Keepers' Diaries, July 2020

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Voi Reintegration Unit

The dry season has really started to set in and the days in Voi now are characterized by cloudy, chilly weather in the mornings, warming up later, but with little to no rainfall expected for several months. As a result the dependent orphans have very much been concentrating on browsing throughout the day and there is less frivolity and more concentration of filling their large tummies. In the morning their days begin with a supplement of Lucerne and range cubes which the Keepers devotedly put out for them after their milk feed, and this certainly helps keep them in tip top condition. As the dry season really starts to grip the area, we see more and more wild elephants coming by the water hole where the dependent orphans have their noon milk feed, which allows for a great many interactions between our orphaned babies and their wild friends. This mud bath and the water troughs are kept topped up on a daily basis, morning and evening, by the Trust’s water bowser to provide fresh water for all the wild animals in the area. We do it this way so that we can change up the waterholes they use, resting other areas when and if required.  

Some of the wild herds are friendlier than others so the orphans have mixed interactions with their wild kin. Some don’t approach the water at all until the orphans have left to continue with their browsing, and others approach more forcefully and move the orphans aside in order to quench their own thirst. When the wild herds are less friendly Tagwa makes sure to move off to the side far away, and doesn’t like these aggressive meetings. Emoli is gregarious and bold, and will walk right up to wild elephant bulls in order to introduce himself! Fortunately for him, although often surprised by the confidence of such a young baby, the wild bulls have been very accommodating and friendly. It is when the wild herds have young babies with them that the orphans are especially excited, particularly Rorogoi, Mbegu, Tamiyoi and Suswa, who all try to get close enough to play and introduce themselves. Often an older sibling is standing by to prevent such interactions however, being very protective of their younger family members. The Keepers are also on hand to ensure that the wilder and slightly more aggressive matriarchs don’t inhibit the orphans having their fill.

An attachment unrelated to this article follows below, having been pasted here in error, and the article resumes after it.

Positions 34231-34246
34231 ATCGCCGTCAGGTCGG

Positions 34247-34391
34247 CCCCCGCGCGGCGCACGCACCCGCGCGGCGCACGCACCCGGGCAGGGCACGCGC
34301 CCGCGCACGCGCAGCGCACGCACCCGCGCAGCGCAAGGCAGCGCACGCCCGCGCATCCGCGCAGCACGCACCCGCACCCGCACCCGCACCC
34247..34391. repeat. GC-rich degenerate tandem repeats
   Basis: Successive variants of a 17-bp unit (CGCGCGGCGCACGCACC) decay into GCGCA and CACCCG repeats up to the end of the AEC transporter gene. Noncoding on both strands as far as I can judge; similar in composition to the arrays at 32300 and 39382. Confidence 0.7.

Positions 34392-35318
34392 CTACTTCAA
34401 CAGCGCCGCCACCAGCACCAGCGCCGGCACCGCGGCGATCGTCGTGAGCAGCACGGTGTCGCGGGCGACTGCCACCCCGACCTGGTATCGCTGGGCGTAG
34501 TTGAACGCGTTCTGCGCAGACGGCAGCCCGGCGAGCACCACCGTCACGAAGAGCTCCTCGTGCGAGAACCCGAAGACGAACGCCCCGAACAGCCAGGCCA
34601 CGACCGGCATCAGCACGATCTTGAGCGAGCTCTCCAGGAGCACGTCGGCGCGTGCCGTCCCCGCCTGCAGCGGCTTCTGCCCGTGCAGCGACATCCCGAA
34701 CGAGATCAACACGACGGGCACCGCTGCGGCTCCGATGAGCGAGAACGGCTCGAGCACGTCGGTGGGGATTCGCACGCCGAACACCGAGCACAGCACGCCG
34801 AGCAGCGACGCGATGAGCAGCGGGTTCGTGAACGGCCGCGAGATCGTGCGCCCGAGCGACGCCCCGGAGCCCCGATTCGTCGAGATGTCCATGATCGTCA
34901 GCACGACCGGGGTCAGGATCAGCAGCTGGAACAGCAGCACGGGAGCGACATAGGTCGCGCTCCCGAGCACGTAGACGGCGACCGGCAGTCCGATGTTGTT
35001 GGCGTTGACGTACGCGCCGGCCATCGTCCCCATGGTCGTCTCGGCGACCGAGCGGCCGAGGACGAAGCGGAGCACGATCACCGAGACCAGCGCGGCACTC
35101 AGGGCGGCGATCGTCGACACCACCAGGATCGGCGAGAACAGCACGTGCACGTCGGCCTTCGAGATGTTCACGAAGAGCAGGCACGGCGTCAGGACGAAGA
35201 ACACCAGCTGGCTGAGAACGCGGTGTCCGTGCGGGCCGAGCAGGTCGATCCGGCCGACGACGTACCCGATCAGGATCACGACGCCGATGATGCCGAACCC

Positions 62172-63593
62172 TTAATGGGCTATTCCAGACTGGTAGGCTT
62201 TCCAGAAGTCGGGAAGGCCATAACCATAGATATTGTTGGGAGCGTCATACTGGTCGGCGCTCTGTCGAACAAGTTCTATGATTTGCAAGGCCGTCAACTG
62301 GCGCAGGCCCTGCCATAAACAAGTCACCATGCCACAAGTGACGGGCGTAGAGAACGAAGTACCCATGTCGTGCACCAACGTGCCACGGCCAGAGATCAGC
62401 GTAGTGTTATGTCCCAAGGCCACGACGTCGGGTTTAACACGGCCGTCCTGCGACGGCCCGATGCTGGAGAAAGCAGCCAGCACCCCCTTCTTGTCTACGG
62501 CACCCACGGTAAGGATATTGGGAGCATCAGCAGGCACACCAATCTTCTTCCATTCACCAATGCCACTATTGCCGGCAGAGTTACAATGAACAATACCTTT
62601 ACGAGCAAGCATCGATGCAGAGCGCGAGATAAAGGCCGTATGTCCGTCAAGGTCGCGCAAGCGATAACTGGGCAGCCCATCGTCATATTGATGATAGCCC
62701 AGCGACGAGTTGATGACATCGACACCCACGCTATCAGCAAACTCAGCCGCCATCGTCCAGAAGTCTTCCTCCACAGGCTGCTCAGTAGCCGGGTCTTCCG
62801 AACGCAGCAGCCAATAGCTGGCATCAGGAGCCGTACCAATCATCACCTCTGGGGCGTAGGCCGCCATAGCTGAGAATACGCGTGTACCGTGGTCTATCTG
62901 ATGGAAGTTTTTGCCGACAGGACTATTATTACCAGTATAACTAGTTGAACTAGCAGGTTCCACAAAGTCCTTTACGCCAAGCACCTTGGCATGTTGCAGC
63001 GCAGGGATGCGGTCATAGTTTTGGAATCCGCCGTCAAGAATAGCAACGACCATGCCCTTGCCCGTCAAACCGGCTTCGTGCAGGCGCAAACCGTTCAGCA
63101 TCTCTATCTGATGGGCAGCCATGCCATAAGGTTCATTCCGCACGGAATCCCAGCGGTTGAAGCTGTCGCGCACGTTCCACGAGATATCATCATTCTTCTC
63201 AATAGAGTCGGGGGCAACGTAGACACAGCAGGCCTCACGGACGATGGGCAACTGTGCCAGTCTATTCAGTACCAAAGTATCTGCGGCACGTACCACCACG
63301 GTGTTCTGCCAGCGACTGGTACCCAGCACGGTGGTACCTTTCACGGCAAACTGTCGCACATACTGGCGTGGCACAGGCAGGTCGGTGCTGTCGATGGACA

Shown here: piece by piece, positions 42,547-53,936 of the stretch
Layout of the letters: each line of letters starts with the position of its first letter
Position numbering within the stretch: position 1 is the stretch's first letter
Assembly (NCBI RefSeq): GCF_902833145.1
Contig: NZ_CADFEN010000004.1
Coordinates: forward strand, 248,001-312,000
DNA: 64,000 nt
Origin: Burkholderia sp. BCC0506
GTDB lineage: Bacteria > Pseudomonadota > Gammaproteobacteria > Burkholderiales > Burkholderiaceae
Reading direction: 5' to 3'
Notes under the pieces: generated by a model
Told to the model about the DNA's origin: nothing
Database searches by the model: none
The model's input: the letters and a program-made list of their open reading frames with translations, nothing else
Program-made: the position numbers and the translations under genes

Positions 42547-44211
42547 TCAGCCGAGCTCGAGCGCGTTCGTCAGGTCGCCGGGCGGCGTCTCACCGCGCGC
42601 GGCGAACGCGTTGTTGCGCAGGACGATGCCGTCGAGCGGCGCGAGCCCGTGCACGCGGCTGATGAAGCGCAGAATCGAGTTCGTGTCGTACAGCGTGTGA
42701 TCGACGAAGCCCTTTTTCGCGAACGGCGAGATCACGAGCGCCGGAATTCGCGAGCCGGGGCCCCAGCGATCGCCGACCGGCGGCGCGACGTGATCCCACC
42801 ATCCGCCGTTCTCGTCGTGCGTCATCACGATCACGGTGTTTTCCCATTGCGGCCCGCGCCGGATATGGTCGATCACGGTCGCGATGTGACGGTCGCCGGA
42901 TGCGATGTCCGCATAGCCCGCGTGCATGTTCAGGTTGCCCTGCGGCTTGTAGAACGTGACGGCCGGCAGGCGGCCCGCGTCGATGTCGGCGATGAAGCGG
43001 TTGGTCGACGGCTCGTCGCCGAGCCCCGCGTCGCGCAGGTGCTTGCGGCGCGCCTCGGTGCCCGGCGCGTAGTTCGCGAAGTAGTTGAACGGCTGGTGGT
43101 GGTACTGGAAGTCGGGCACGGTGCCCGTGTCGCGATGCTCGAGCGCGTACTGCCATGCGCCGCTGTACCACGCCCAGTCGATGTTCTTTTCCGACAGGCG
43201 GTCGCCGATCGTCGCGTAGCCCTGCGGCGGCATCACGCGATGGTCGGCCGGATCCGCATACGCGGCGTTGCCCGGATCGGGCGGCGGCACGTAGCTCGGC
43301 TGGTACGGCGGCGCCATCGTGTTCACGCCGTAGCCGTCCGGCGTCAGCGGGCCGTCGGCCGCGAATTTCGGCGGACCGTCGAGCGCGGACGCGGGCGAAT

Nelion, Mudanda, Mashariki and Tundani seem to have separated from Kenia’s herd, which is comprised of Kenia, Araba, Ndii, Ishaq-B and Ndoria, all of whom are females. We saw a lot more of Nelion, Mudanda, Mashariki and Tundani this month, who come alone or all at once to join the dependent orphans at various times of the day. Nelion often likes to come to see the dependent herd on his own, even if the others decide not to join him. Sometimes this little group arrive early in the morning to share the supplement food with the dependent orphans and stay with them all day, even escorting them home to the stockade compound at night, before disappearing off back into the Park.